Report: LaGrange residents poor money managers
Give LaGrange residents some credit, please.
No, seriously. In a new ranking of how well residents manage money in 2,570 cities nationwide, “America’s Greatest Little City” ranked 2,249th, wedged between Savannah and Columbus at 66th place among 98 cities measured statewide.
Titled “2016’s Best & Worst Cities at Money Management,” the report was issued by WalletHub, which bills itself as the one-stop website for information “to make better financial decisions and save money.”
The report looked at eight financial factors for residents of each city: credit score, average number of late payments, average percent of credit used, foreclosure rates, and debt to income ratios for credit card, mortgage, car loan and student loan debts.
Some cities in West Georgia fared better on the list than LaGrange. Rome ranked 1,418th, and Newnan was 1,657th nationwide. Nearby Peachtree City ranked 202nd, the best in the state, and the dubious distinction of last place in Georgia went to Fairburn, which fell in the bottom 1 percent nationwide at 2,560th place.
WalletHub argued that the nation as a whole isn’t particularly budget savvy, noting the average credit rating — an overall score with a maximum of 850 calculated in this case by TransUnion — is 668, “considered fair by the most common scoring models.”
In LaGrange, the average credit store is about 635, according to WalletHub. Brookhaven residents have the best average credit store of Georgia cities on the list, scoring at about 717.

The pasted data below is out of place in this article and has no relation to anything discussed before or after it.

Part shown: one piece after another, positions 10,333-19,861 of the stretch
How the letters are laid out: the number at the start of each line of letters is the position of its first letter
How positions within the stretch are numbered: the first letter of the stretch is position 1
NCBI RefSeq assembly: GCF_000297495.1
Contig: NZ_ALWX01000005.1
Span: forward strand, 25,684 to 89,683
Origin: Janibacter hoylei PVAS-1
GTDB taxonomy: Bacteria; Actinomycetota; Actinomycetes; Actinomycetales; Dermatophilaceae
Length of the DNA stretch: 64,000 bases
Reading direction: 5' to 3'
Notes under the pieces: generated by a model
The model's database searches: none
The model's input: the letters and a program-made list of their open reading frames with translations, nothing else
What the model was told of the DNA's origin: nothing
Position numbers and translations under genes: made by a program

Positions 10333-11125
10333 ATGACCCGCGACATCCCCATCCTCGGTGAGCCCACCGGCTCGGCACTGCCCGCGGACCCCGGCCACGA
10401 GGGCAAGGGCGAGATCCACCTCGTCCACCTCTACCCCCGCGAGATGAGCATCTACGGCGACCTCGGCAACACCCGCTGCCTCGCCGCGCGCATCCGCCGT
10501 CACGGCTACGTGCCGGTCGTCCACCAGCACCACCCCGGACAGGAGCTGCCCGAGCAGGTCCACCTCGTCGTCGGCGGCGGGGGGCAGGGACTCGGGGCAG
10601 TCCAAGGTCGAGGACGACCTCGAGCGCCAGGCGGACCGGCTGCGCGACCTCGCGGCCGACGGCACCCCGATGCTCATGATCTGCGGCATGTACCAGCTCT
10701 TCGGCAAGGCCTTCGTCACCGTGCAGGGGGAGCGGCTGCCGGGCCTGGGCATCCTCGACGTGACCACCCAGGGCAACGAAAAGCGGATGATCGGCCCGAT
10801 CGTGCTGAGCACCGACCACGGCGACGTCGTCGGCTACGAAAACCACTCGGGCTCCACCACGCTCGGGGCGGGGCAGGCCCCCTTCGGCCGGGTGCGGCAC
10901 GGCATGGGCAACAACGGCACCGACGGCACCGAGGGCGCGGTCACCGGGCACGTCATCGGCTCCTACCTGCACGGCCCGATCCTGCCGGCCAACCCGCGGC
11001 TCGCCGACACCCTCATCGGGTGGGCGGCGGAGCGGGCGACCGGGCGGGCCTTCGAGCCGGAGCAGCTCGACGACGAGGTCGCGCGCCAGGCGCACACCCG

Nationally, the report added, “three-quarters of college students with credit cards admit to being unaware of late-payment fees.”
Out of seven west Georgia cities included in the study, LaGrange residents were the most likely to miss a payment.
The report suggested money smarts begin at home, with parents talking to their children about financial matters. One study by T. Rowe Price found 72 percent of parents are reluctant to hold that conversation.
But personal finance illiteracy extends to schools, the report says, with fewer than one in five teachers feeling competent to teach a course on it, and only 17 states requiring high school students to complete a course in it.
Why does it matter? In a nutshell, the report says, youngsters who learn about personal finances grow up to make better money decisions:
“The National Endowment for Financial Education found that students who were required to learn about money management at school became better adult consumers with higher credit scores, a greater tendency to save money and a lower likelihood of compulsive spending.”
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